Happy Hump Day, ya'll! I hope the week has been good to you. This week we had a number of curve balls thrown our way, including having to pull out of one of our consignment locations at the last minute. We're also still elbow deep in pie making for the broadway show, "The Waitress." You can find out more about that in last week's post.
Aside from that, it's time, again, to get back to the topic of uncovering your true fragrance style, and this is part two. If you haven't read part one, feel free to go back to that post.
Meanwhile, in the world of scent, there are basic (or traditional) scents that are used to build upon to make fantastic blends. These blends are the start of great fragrances that you love. That doesn't mean they're not quite cool on their own. It just means that you have to have something to start with, and these are usually just that - a starting point for most of your more elaborate scents.
Traditional scents include:
Soliflores - scents from a single flower, such as rose, or jasmine, or lily.
Cyphre (sheep-ra) - the French word for cyprus that includes your patchouli, oakmoss, and bergamot.
Leather - includes those delicate blends of fragrances such as tobacco, your burning (birch) wood, other woods, honey and those scents that give us a aromas of leathery fragrances.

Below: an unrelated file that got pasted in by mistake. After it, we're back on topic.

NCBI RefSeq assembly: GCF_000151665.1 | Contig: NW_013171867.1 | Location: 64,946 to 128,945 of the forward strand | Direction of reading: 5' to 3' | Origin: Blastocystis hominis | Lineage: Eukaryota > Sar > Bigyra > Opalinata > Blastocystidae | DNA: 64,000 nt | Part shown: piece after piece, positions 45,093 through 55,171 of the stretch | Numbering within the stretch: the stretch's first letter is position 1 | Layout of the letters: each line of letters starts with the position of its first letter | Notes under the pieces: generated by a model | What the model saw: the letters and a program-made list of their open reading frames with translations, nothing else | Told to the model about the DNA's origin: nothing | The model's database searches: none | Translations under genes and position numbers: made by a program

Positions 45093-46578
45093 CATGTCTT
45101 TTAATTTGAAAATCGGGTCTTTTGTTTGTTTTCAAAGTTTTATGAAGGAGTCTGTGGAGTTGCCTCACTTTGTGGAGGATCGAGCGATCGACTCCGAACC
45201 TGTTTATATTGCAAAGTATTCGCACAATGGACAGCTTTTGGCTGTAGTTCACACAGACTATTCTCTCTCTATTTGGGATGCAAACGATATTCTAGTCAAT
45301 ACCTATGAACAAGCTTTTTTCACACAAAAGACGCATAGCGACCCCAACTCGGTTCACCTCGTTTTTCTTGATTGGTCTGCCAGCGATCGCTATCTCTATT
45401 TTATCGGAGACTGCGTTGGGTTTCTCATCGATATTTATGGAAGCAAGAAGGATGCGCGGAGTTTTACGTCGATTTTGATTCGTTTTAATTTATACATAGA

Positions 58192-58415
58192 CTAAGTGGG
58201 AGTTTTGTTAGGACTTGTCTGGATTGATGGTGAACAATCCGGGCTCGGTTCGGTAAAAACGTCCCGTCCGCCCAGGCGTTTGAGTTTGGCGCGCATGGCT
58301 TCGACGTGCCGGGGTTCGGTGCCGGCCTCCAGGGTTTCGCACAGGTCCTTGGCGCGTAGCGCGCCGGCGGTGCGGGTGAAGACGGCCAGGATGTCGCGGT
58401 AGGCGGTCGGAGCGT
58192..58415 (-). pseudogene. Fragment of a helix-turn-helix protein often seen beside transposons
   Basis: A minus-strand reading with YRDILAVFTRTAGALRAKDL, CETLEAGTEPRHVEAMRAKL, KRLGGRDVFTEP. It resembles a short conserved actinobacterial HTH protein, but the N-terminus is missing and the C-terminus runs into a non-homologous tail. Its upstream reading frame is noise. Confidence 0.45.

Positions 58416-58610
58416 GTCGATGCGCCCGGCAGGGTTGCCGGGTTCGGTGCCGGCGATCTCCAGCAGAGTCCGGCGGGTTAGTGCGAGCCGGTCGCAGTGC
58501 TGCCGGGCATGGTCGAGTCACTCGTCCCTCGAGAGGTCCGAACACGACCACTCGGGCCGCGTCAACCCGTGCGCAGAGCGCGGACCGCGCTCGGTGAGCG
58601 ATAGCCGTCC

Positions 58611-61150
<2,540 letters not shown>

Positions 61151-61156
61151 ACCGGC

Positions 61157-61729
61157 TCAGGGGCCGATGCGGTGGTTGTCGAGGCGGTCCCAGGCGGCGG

Fougere (foozh-air) - the French word for fern, and all of these are, as you could imagine, your greens and herbaceous scents. This group also includes lavender, oakmoss (yes, this is an overlap with cyphre), and coumarin, which is a natural, fragrant substance found in many plants. It is organic chemical compound found in the benzopyrone chemical class.
Woody - As you may have already guessed, these are your sandalwoods, cedarwoods, and other wood scents. It also includes patchouli, which also creates a slight overlap with the cyphre group.
Ambery - includes scents such as vanilla as well as your musky scents that are combined with flowers and woods.
Knowing What Makes Scents
Knowing a bit more about the bases of scent can further help you to determine what's common in the scent(s) that you may be drawn to. It can also help you to determine what you may or may not like just by knowing what the fragrance notes are (without smelling it). Next week, in part 3, I'll break down the basics into categories that you may find will fit your overall "scent style." Sometimes I like to refer to these categories as fashion scents since they fall in line with personal style. Enjoy the rest of your week and be sure to check back next Hump Day.